by Yelena Moskovich
Dzanc Books (2018)
I have a confession to make: it took me a long time to read The Natashas, the debut novel from Yelena Moskovich. This had nothing to do with the book—rather, a chaotic life filled with turbulent ups and downs, and plenty of philosophical, spiritual, and existential crises and explorations.
I start with that confession not to make myself the center of attention, but because it made me wholly susceptible to the charms of Moskovich’s work. All of her characters are in their own crises, with professional successes or opportunities straining against the deep, unsettled dissatisfaction and frustrations of their personal and inner lives. These characters, particularly Béatrice and César, two young artists (she a jazz singer, he an actor) struggling to reconcile themselves with some semblance of society, are dark, conflicted, at least partially miserable, and clear, strong symbols of the gender and sexual roles expected of their backgrounds and cultures. While my relation to these themes was fairly direct and raw, I think any reader would recognize something of themselves in the story (for better or worse), even as the grounded reality of the work splinters and becomes surreal, magical, otherworldly.
And oh, does it become surreal. I’m panicked to spoil anything, but rest assured that dead relatives and acquaintances, ethereal lovers, ghostly emails, mystery villains, and a collection of abused lost souls—all named Natasha—appear with some frequency. This is part of the magic of the novel; the real-world, actual plot is fairly straightforward—buying a dress for a singing gig, auditioning for a role in a television show—but everything revolving around the plot is transfixing, almost paralyzing in its fascinating unreality. The back cover of the novel name-drops David Lynch twice, and as a certifiable Lynch devotee, I couldn’t agree more. It’s the perfect comparison, with striking parallels to the director’s work and themes while remaining wholly its own beast. Imagine Mulholland Drive focused on the youth of Paris, with striking, believable dialogue and scenes and backgrounds that paint a beautiful, if perplexing, picture. And it’s that perplexity that makes The Natashas such an artistic triumph; the pieces are placed, the rules are established, and it is ultimately up to the reader to truly define what the novel means for them. At least in my personal opinion, that’s what great art does.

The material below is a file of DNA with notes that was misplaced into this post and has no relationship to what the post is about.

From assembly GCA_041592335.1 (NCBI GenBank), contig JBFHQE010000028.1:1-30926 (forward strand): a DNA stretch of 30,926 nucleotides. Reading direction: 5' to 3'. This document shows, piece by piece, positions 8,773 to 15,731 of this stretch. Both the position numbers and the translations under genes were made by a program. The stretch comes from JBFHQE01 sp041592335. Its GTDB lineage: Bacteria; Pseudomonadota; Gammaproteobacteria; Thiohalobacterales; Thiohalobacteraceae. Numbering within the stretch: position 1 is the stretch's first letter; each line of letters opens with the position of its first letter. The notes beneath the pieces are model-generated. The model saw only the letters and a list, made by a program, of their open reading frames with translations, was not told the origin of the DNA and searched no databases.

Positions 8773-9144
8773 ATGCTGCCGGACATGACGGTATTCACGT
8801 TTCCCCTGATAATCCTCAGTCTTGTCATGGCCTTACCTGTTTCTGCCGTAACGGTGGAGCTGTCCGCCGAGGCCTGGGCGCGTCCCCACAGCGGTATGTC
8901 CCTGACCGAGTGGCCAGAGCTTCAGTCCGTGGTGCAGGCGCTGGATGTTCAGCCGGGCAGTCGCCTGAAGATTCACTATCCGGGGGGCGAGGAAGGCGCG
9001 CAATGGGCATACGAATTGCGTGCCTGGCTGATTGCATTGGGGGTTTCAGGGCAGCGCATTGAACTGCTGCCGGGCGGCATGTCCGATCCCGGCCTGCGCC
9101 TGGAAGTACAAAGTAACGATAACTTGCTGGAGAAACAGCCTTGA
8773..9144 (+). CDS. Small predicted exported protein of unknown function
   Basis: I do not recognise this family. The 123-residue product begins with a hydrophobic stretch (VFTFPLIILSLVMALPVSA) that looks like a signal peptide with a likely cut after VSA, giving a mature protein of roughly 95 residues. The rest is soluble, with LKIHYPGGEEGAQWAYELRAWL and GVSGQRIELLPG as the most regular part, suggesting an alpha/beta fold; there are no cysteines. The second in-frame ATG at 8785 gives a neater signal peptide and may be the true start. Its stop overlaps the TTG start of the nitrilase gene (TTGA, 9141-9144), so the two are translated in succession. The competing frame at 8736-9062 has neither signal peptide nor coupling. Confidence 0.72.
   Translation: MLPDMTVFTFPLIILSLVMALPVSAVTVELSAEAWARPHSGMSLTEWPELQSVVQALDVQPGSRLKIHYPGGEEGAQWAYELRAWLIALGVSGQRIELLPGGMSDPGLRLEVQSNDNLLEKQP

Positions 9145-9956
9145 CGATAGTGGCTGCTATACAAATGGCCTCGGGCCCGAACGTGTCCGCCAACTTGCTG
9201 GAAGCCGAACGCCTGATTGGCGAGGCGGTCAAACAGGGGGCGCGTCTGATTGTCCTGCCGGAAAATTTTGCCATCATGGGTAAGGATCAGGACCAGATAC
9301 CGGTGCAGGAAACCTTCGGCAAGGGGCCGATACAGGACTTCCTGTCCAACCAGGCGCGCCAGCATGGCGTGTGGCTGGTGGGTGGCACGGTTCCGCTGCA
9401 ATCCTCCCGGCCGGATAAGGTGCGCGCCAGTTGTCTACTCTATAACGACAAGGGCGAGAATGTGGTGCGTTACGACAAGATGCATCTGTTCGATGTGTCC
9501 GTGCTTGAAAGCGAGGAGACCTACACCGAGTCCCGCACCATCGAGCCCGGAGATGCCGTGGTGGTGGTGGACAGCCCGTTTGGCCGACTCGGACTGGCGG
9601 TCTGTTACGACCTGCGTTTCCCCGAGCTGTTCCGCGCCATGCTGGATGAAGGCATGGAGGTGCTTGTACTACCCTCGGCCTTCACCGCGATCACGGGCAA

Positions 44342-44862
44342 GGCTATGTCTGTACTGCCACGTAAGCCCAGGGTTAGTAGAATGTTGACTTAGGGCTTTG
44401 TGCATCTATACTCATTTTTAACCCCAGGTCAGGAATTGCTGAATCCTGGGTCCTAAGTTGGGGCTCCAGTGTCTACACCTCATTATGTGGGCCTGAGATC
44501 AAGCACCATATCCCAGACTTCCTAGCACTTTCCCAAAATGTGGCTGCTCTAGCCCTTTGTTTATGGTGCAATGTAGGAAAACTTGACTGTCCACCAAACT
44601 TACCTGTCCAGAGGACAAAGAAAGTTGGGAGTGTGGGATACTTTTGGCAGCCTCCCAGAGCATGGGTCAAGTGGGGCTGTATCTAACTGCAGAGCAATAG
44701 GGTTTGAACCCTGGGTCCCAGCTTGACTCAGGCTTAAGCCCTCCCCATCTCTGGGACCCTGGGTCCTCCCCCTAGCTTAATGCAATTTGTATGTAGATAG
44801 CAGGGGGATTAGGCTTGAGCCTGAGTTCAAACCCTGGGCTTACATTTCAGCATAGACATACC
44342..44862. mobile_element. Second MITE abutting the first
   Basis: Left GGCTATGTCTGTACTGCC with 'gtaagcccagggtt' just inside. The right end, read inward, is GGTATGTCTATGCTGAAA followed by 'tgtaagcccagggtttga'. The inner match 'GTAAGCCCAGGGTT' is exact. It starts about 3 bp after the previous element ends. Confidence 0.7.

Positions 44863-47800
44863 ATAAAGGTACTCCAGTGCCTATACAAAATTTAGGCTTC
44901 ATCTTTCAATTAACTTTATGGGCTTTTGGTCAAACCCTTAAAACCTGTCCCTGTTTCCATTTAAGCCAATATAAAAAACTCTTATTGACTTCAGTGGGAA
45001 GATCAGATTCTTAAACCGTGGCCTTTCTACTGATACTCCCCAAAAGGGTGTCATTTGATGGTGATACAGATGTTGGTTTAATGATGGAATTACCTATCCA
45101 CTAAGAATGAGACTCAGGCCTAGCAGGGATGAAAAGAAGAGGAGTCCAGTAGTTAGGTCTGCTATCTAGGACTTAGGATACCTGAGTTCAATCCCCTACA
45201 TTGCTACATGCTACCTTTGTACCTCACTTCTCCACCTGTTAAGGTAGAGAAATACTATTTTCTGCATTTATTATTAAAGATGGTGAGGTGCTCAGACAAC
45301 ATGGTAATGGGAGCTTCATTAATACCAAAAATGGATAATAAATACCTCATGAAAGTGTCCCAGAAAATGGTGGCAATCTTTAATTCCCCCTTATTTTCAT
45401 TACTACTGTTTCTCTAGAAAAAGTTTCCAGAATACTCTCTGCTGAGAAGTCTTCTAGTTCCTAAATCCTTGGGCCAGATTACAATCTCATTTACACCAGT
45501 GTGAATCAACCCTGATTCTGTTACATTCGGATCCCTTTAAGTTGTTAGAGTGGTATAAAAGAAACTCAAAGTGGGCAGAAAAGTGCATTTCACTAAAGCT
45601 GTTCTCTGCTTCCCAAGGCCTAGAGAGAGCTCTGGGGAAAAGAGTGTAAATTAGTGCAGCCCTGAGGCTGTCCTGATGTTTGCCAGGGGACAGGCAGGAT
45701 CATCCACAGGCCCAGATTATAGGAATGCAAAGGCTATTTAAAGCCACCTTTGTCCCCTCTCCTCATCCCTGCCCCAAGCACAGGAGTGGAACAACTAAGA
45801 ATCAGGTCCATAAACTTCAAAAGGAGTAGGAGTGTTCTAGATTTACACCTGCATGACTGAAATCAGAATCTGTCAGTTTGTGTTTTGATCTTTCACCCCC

I could talk about this novel for days. I could speak more about the darkness, the unsettling undercurrent of sexual impropriety, the barely perceptible hints of horrific familial secrets that make Béatrice’s story so tragic. I could rave about Moskovich’s brilliant pacing, and how the quick chapters and page-turner like quality of her prose add to the surrealist quality of the work. I could talk about the sheer bravery of this novel, its utter uniqueness, how it reaffirms the power of art and story. I could pull quote after quote, excerpt after excerpt. But I think you need to read this yourself. You need to experience The Natashas to truly grasp the fullness of Moskovich’s achievement. This is a must-read.
Sean L. Corbin